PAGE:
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The feasibility and potential use of case-tracked client journeys in primary healthcare: a pilot study
  1. Elsa Barton1,2,
  2. Toby Freeman2,
  3. Fran Baum2,
  4. Sara Javanparast2,
  5. Angela Lawless3
  1. 1 Flinders University Rural Health South Australia, Flinders University, Mt Gambier, South Australia, Australia
  2. 2 Southgate Institute for Health, Society & Equity, Flinders University, Adelaide, South Australia, Australia
  3. 3 Speech Pathology, School of Health Sciences, Flinders University, Adelaide, South Australia, Australia
  1. Correspondence to Dr Elsa Barton; elsa.barton{at}flinders.edu.au

Abstract

Objectives To determine the feasibility of case-tracking methods in documenting client journeys at primary healthcare (PHC) services in order to investigate the comprehensiveness of service responses and the experiences of clients.

Design Prospective pilot study. Quantitative and qualitative case management data were collected from staff via questionnaire or interview.

Setting Five Australian multidisciplinary PHC services were involved including four South Australian state-managed and one Northern Territory Aboriginal community-controlled PHC service.

Participants Clients using services for depression (95) or diabetes (185) at the PHC services were case tracked over a 12-month period to allow construction of client journeys for these two conditions. Clients being tracked were invited to participate in two semi-structured interviews (21) and complete a health log.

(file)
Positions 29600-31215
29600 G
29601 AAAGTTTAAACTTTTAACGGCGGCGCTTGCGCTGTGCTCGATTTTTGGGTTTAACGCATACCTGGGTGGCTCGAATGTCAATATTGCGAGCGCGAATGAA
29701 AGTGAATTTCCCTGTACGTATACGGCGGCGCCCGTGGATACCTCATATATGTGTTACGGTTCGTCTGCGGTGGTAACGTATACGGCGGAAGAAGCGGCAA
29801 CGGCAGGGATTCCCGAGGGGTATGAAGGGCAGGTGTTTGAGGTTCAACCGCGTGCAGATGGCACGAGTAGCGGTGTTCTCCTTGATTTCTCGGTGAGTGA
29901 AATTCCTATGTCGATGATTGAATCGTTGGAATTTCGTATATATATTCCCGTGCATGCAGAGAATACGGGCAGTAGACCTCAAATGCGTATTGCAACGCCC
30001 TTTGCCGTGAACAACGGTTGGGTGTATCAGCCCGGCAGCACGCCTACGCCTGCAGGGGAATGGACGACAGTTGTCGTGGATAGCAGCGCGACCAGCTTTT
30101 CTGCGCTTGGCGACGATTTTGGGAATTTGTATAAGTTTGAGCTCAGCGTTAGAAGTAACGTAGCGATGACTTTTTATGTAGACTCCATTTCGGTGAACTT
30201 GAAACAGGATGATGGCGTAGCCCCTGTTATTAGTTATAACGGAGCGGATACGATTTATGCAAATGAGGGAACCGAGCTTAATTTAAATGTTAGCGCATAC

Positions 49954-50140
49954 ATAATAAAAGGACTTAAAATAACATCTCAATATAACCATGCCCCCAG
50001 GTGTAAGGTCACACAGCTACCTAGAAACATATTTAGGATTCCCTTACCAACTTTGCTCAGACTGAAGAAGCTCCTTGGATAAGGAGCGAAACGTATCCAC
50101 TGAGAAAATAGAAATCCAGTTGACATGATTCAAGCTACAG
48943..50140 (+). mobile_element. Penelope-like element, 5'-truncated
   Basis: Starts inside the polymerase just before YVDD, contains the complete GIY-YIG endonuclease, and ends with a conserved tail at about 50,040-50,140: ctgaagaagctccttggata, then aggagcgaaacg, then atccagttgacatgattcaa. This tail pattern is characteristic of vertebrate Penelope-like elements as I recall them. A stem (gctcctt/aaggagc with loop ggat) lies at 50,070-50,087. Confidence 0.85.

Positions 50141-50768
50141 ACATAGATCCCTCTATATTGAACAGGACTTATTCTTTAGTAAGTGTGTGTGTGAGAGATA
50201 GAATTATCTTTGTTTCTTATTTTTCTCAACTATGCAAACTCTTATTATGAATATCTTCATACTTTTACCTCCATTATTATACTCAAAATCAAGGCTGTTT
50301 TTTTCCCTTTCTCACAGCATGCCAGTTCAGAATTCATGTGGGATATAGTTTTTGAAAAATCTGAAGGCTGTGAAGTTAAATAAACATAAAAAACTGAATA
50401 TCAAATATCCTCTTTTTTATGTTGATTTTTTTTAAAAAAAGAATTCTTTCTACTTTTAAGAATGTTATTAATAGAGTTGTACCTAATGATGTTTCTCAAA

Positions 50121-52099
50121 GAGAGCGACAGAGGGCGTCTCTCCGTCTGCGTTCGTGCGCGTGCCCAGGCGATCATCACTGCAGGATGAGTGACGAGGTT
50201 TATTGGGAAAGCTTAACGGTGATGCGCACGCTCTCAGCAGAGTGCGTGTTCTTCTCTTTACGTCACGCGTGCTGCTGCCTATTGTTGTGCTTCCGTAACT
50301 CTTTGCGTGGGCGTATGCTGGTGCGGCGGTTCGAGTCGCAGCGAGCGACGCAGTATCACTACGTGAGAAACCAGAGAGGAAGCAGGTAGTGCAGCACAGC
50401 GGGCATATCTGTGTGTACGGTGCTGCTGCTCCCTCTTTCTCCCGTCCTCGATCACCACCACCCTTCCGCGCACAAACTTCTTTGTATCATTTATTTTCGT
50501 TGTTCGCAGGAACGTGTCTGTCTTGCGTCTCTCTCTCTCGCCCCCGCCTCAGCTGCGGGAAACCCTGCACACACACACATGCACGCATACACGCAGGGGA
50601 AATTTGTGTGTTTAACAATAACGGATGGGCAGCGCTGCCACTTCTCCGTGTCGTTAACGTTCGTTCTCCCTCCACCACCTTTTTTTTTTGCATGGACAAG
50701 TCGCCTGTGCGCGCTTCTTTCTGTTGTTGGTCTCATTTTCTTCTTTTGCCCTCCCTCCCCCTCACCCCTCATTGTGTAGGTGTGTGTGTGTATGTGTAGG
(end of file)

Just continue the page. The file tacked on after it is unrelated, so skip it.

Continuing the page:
Results Though a number of challenges were encountered, the case-tracking methods were useful in documenting the complex nature of client journeys for those with depression or diabetes accessing PHC services and the need to respond to the social determinants of health. A flexible research design was crucial to respond to the needs of staff and changing organisational environments.

Conclusions The client journeys provided important information about the services’ responses to depression and diabetes, and about aspects unique to comprehensive PHC such as advocacy and work that takes into account the social determinants of health.

  • client journeys
  • depression
  • diabetes
  • case tracking
  • comprehensive primary healthcare

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Strengths and limitations of this study

  • This pilot study trialled multi-method case tracking that potentially provides a more thorough picture of the client journey that includes service data, client perspectives and health logs.

  • A strength of the case tracking was its ability to be applied to the varied size of the organisations studied.

  • The study was limited to tracking clients within one primary healthcare service rather than across multiple organisations due to the complex service delivery structures that make up the Australian health system.

  • The case tracking was not able to include health outcome measures but does have the potential to provide a strong contribution to evaluations of service models.

Introduction